Economic breakdown and collective action

Neal Caren, Sarah Gaby, Catherine Herrold

Research output: Contribution to journalReview articlepeer-review

25 Scopus citations


While social movement scholarship has emphasized the role of activists in socially constructing grievances, we contend that material adversity is a reoccurring precondition of anti-state mobilization. We test the effect of economic decline on the count of large-scale, anti-government demonstrations and riots. Using multiple sources of newspaper reports of contentious events across 145 countries during the period 1960-2006, we find a statistically significant negative relationship between economic growth and the number of contentious events, controlling for a variety of state-governance, demographic, and media characteristics. We find that the effect is strongest under conditions of extreme economic decline and in non-democracies. These findings highlight the need for social movement scholars to take seriously the role of economic performance as an important factor that enables mobilization.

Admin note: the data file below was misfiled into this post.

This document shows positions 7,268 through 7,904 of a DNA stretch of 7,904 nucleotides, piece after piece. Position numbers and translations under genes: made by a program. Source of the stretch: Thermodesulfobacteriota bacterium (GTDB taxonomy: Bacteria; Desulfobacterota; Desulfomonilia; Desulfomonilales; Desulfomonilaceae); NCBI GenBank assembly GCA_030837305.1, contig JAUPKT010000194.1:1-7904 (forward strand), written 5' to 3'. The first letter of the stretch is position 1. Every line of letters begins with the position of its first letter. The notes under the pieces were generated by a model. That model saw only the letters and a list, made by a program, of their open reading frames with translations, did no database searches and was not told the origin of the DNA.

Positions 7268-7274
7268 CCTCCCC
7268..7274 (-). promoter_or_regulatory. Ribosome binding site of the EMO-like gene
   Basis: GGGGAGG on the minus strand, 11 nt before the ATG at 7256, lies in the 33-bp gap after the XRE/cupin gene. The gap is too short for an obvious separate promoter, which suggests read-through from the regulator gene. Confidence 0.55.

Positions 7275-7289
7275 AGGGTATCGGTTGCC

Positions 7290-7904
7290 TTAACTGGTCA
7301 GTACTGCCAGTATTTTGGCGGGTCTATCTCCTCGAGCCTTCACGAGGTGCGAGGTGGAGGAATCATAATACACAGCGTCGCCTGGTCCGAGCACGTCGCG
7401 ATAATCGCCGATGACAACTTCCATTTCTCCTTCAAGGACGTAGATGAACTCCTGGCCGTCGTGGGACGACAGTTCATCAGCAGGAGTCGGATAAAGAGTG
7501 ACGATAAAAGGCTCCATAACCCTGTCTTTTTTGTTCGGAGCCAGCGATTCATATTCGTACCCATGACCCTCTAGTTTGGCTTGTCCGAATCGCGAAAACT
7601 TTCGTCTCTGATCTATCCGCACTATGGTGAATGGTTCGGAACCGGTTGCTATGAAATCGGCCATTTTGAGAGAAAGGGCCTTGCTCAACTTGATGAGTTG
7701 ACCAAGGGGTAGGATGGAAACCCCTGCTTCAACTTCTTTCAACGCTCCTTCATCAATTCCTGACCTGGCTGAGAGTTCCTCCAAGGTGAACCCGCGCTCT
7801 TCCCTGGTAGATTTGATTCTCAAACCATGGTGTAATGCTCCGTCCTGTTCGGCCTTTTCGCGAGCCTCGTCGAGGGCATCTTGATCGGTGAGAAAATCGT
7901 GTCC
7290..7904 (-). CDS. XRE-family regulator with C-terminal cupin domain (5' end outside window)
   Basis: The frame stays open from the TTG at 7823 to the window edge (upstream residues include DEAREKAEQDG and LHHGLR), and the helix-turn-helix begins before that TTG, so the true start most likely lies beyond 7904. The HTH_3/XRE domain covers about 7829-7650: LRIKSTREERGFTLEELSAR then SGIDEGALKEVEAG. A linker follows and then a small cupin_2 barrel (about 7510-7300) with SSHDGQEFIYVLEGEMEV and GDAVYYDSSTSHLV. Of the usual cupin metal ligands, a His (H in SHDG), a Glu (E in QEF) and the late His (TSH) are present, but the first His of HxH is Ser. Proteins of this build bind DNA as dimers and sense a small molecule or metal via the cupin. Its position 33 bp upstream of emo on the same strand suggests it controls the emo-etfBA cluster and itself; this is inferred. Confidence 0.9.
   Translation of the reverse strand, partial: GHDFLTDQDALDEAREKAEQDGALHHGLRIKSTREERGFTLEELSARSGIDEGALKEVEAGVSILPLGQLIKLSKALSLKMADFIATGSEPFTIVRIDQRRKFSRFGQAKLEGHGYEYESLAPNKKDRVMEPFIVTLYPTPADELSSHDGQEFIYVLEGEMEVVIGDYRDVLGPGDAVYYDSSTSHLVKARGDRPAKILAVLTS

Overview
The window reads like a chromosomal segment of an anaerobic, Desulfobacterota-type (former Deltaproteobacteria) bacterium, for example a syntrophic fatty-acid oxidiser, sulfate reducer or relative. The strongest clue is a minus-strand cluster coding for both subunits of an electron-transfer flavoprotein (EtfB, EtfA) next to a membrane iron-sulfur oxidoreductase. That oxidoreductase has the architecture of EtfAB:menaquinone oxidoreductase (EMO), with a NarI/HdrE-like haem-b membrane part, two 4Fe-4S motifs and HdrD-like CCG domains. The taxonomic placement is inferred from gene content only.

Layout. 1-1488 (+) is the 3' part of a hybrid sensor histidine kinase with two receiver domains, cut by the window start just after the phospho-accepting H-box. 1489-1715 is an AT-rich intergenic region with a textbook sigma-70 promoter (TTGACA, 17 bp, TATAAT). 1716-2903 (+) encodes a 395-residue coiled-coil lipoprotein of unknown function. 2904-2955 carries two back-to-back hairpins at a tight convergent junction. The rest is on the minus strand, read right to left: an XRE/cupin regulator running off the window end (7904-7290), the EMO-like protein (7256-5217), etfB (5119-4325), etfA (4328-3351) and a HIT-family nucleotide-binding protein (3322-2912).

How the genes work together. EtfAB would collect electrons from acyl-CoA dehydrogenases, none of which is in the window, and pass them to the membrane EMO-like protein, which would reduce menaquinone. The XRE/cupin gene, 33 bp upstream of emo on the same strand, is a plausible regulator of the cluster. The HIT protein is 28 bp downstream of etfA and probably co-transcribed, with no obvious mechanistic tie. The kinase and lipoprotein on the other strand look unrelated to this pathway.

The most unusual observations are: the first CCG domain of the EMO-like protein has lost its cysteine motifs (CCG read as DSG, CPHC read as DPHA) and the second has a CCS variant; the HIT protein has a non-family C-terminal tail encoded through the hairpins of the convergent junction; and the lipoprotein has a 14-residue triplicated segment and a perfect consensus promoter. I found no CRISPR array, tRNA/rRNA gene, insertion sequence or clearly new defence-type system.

Original languageEnglish (US)
Pages (from-to)133-155
Number of pages23
JournalSocial Problems
Issue number1
StatePublished - Feb 1 2017
Externally publishedYes


  • Collective action
  • Economy
  • Grievances
  • Mobilization
  • Social movements

ASJC Scopus subject areas

  • Sociology and Political Science


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